During the last book club meeting we discussed Tenth of December by George Saunders, a small book with ten short stories ranging from small town realism to fantastical government agencies. A review of the book will be up soon, but if you are already looking for some other short story collections, we’re here to give you some recommendations.


If you want some more Saunders, you won’t have to look very far. He’s written a bunch of books, all collections of short stories or essays. He’s quite the writing machine, but unfortunately he hasn’t yet churned out a novel. If you like his dark and satirical stories you should give The Brief and Frightening Reign of Phil a shot. It’s his first stand alone collection and I guarantee it is going to make you laugh.

If you are looking for something a little less known try the little gem Fox 8: A Story. It’s only available as an ebook or audio book, but totally worth it. The story is told from the perspective of a fox who has taught himself to speak Yuman and who has an uncontrollable curiosity about man-made life.


David Sedaris greatly admires George Saunders and names him as one of his big influences. His stories are more based in reality and his own life, often writing about his family and upbringing. Me Talk Pretty One Day is about his move from New York to Paris, prompting my interest in short stories. The title story is about his sadistic French teacher who can’t stand being around him. The thing I love about Sedaris is that he isn’t afraid to make fun of himself. The humor in Sedaris’ stories are comparable to that of Saunders, making light of strange situations and modern times.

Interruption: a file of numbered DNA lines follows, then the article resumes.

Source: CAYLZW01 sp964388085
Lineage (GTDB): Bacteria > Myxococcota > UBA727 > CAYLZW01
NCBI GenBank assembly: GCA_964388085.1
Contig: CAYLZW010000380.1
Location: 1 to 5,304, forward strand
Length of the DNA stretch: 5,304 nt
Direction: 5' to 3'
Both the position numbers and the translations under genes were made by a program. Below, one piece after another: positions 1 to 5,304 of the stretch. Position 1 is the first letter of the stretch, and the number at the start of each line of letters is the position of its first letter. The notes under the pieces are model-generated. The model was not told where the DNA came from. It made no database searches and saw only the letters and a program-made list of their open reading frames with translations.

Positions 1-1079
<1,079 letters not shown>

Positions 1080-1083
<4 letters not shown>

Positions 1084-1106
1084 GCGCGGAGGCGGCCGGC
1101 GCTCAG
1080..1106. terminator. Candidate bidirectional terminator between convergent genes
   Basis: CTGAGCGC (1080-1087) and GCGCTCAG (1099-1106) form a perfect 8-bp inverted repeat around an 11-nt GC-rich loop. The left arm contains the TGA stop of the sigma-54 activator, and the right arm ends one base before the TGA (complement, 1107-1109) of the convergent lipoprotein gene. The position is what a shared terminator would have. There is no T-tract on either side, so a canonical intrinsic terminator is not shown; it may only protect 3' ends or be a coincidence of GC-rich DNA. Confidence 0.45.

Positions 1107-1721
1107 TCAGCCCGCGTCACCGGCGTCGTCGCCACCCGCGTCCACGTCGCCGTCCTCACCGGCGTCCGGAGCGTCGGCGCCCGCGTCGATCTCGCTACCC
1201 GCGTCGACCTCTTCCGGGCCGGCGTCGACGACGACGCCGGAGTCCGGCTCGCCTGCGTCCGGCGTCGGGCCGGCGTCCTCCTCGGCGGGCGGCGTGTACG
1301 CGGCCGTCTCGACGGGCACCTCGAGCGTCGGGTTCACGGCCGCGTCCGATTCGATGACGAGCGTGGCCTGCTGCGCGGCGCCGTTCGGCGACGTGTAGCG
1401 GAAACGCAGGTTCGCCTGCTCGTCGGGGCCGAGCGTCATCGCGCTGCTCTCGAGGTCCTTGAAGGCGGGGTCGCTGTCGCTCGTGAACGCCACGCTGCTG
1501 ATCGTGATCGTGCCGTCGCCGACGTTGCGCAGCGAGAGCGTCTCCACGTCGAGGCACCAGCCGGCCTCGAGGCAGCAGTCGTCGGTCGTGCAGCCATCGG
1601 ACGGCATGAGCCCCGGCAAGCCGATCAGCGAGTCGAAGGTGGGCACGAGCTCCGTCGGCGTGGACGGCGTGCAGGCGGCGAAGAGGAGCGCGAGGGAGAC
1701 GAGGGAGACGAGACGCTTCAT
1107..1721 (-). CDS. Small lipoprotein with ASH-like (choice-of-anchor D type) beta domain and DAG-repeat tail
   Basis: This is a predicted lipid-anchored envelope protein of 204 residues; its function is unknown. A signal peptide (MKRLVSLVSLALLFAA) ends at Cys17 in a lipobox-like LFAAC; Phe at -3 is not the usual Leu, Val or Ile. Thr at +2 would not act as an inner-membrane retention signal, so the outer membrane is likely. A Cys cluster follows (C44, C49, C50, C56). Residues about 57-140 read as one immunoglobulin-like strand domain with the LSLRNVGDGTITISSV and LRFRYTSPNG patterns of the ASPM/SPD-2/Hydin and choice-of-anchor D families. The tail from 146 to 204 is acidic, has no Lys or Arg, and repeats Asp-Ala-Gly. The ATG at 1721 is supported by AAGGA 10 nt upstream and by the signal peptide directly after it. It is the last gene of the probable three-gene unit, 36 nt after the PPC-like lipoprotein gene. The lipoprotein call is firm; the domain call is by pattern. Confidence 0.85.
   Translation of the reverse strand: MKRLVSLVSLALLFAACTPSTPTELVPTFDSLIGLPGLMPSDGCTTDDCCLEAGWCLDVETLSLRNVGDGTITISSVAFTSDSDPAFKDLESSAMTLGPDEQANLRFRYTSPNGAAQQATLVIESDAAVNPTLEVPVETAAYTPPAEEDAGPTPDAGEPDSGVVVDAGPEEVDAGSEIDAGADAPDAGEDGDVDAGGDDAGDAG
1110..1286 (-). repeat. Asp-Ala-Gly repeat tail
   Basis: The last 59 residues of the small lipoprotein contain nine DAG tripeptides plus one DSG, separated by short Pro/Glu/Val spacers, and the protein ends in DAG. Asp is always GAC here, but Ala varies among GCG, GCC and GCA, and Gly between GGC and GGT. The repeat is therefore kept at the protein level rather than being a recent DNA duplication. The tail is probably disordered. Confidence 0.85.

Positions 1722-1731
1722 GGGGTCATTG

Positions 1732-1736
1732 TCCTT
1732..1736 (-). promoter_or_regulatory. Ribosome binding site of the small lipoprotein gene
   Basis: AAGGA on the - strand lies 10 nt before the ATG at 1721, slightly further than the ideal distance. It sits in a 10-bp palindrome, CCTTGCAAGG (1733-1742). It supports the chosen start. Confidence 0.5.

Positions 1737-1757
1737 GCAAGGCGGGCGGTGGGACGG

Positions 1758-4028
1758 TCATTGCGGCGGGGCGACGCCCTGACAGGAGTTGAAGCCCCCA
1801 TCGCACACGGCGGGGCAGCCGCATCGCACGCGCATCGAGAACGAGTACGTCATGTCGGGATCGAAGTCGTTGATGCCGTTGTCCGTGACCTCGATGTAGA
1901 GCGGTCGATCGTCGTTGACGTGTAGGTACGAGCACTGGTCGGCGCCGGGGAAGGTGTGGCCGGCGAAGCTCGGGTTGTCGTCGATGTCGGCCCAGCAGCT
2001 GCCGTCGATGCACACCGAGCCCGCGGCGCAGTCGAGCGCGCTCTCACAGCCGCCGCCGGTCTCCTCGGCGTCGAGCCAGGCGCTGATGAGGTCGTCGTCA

It was almost impossible to miss the excitement for Lorrie Moore’s new short story collection Bark. Her writing often focuses on American Life, not unlike Saunders, and equally funny. But Moore’s collection has a darkness, similar to the story Home in Tenth of December. Her writing has a sharp edge to it, drawing out the ugly in life. She uncovers the sadness that being a middle aged woman brings with it and the collection will most likely not leave you feeling light and fun. If you are not interested in the harshness of life, just keep this one on the shelves.


If you like the weirdness of George Saunders the odds are likely you enjoy reading yourself some Vonnegut. But forget Slaughterhouse Five and Cat’s Cradle and go right down to the more unfamiliar stuff. Galápagos takes you on a journey of a million years during which a small group of cruise-ship survivors stumble upon the Galápagos island. There they kickstart a different strain of humans, evolving into some type of furry seals. A spirit watches them and narrates the greatest feat of evolution, getting rid of the oversized human brain which is the true villain of the story.
As Saunders is a great inspiration to Sedaris, so was Carver to our main man. Raymond Carver and his most famous collection What We Talk About When We Talk About Love is a perfect example of small town American life and loss captured in a short amount of pages. His stories are often sad, slightly hopeful and perfectly devastating. Carver likes to write about the people at the periphery, the ones that don’t seem to matter all that much. But he cares for them deeply and ensures with his stories that you do as well.

Curated by Charlotte de Heer


Bored to Death book club is set up by two sisters who love to read and have nothing better to do than to start a book club.

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